Project evaluation is not an exact science. While it is possible to apply standard techniques of engineering economics in assessing costs and benefits, most large-scale projects have inherent evaluative complexity with significant cost and benefits that are either difficult to predict, difficult to convert to monetary terms, or controversial, at least to a subset of relevant stakeholders. This project is designed to expose you to these complexities, give you a chance to study in depth how project evaluation is implemented in practice, how it relates to the design process and try your hand at evaluating a major project.
Prepare a case study of the evaluation process for a major project. The project could be historical, recent past, current, or proposed; it could be a project that was successfully implemented, implemented but unsuccessful, or never implemented. If you are feeling particularly adventurous, you may even produce your own preliminary analysis of a project that as of yet exists only in the realm of ideas (just remember, it has to make sense). Based on past years, we are guessing that many of you will choose a large infrastructure project. Projects such as the new bridge near the Hoover Dam, buildings (The Z Center at MIT and the Hancock Building in Boston were both selected in the past, and also the rehabilitation of a high school in Greenwich, CT), rehabilitation of the Washington Metro, financing and building a nuclear power plant — actually two — in Georgia), high-speed rail in the Northeast Corridor and the Trans-Alaska pipeline are options, but we are open to other ideas.
This is a group project, to be prepared in teams of 2-3 students. While components of analysis may (and should) be split up within the group, every member should be engaged in the entire process and grading will be by group. Of course, more content will be expected from 3-person groups than from 2-person groups.
The case study should be about 15 pages long, including:
- Background on the project.
- If a current or past project, a summary of the costs and benefits that were considered by decision-makers and how they were analyzed.
- Major issues that affect(ed) the project.
- Significant decisions that will be/were made regarding project design and implementation.
- Status of the project and results if it has been completed.
- Your own analysis of the relevant costs and benefits (if you choose an entirely new project, this will be the main body of your project).
- Discussion and critique of the project and the project evaluation process.
Project Selection and Analysis
The topic selection is intentionally open-ended. To ensure wise project choices, each group will meet with the instructors following submission of the initial project proposal. You will present your proposal and we will critique. This is our way of assuring you are on the right track, and this is your chance to refine your proposal and ask questions.
Choosing a Project
- Think about large-scale as meaning a project that "changes everything" within a given worldview, be that at the international scale (e.g. the Panama Canal), regional scale (Big Dig), or a more localized scale (performing arts center at an university).
- Consider your sources of information or data. Good information will make your life much easier. Possible resources include CEE journals, books concerning the history of major projects, MIT theses or project reports, newspaper articles, web sites for current projects, etc.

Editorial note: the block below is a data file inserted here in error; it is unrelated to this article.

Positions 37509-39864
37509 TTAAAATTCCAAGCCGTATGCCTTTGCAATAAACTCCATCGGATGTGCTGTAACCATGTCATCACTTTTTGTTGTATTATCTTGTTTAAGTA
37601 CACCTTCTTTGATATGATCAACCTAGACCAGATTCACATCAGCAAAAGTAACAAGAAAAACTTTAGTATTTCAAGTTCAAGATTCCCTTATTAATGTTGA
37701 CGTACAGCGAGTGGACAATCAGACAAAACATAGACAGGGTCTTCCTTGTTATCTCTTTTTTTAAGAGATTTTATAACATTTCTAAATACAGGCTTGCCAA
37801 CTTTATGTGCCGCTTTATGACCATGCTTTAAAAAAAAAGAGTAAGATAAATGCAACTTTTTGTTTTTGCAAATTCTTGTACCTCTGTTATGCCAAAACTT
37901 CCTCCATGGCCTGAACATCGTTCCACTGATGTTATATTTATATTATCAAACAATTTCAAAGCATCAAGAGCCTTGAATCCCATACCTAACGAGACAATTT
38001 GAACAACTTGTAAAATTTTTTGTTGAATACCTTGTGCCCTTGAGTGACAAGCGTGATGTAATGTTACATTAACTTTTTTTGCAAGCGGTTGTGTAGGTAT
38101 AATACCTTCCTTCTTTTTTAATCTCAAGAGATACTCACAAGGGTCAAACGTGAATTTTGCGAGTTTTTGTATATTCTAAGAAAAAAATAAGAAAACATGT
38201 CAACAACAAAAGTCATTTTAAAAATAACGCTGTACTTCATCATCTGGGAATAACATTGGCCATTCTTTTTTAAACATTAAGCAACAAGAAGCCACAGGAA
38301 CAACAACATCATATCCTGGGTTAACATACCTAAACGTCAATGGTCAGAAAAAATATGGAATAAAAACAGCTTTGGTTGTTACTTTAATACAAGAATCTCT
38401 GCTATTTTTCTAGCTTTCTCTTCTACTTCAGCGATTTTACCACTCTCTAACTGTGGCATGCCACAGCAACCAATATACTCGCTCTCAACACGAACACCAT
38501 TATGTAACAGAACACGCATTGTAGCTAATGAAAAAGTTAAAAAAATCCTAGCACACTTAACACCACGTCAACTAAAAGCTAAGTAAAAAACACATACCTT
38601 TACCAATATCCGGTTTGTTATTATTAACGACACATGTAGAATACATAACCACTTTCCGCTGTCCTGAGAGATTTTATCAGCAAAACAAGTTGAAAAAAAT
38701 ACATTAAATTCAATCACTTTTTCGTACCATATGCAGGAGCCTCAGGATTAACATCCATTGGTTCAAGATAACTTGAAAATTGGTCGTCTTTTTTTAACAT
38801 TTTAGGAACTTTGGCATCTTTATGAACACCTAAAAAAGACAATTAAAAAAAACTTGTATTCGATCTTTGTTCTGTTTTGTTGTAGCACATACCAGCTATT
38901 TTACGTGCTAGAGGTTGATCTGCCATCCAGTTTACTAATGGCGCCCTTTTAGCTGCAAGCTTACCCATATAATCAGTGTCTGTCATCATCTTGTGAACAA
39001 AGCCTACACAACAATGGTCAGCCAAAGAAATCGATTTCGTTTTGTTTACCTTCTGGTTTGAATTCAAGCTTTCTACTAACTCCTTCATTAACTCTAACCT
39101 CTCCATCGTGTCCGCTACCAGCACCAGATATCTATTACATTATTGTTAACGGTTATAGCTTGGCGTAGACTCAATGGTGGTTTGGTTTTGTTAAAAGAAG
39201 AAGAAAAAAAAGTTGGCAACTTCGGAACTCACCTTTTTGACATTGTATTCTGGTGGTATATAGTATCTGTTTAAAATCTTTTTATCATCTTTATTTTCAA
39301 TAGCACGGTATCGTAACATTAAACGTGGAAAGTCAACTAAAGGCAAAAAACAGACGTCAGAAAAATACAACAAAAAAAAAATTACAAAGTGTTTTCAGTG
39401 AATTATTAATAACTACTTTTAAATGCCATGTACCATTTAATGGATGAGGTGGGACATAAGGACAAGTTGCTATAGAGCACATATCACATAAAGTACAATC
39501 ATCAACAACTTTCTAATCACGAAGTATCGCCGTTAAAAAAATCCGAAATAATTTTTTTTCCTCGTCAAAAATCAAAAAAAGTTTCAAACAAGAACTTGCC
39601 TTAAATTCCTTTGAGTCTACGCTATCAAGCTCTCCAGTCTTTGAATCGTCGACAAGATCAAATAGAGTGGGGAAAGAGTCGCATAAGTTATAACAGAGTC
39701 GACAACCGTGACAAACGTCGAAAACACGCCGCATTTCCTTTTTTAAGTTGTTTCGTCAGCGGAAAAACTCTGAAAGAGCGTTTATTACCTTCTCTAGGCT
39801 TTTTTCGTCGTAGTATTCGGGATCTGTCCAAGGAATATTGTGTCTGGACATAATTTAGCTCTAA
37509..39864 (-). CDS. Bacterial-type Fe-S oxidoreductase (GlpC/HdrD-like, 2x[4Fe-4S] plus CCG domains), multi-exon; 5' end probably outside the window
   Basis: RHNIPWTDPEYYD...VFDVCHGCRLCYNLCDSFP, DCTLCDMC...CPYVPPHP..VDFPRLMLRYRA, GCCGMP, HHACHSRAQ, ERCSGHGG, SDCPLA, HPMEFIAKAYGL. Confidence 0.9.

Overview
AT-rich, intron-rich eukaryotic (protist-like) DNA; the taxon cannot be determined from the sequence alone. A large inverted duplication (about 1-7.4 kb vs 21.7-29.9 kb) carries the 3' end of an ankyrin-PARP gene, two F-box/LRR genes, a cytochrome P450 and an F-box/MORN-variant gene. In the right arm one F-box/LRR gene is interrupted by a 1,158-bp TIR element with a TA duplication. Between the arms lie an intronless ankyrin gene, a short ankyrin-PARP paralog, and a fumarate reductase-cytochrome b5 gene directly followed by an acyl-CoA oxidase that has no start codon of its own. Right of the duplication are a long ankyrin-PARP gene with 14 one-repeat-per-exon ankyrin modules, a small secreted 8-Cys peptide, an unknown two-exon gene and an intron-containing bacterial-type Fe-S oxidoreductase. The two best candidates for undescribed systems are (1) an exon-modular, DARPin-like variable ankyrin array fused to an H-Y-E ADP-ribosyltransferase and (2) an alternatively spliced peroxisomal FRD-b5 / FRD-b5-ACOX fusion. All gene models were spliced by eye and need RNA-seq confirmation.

- Define the perspective of the evaluation: Is the project concerned with public good? Client profit alone? Both?
- Critiquing the project evaluation process: Ask yourself, did decision makers ask the right questions in the course of planning the project? Was their analysis adequate? Present your own analysis of the project's success in relationship to the decisions and evaluation techniques of those actually involved.
When developing your project, please review the project evaluation checklist to make sure all the important issues have been considered.
Project Evaluation Checklist
In addition to our feedback on your proposal, there are two formal progress reports with specific deliverables on which we can provide feedback as well. Each progress report should also include any questions that have come up in the course of your analysis. We will do our best to answer your questions or talk you through the issues. Projects often evolve from your original thoughts during the semester; the progress report is a means by which to document that evolution as well as giving the teaching staff the opportunity to weigh in.
|DELIVERABLES ||DUE DATES ||OBJECTIVES |
|P1: Project description ||Lec #10 || |
- Provide a brief project description.
- Why is the project interesting?
- What are the key uncertainties involved in the project?
|P2: Progress report I ||Lec #17 || |
- Identification of stakeholders.
- Identification of benefits and costs.
- Data sources you are using and any data problems you are encountering.
|P3: Progress report II ||Recitation 10 || |
- Project finance.
- Major barriers to a successful completion of your written project.
|P4: Powerpoint presentation ||Lec #23 || |
|P5: Final report ||Lec #26 || |
Examples of the final report are available below. All work is courtesy of MIT Students and is used with permission.
Sydney Opera House (PDF - 1.8MB)
Atlanta BeltLine (PDF)
In addition to the project deliverables, students are expected to make two oral presentations on their term project:
- Mini-presentation (<7 minutes) on your initial ideas — Recitation 6.
- Final presentation at end of term — Lec #23, 24 and 25.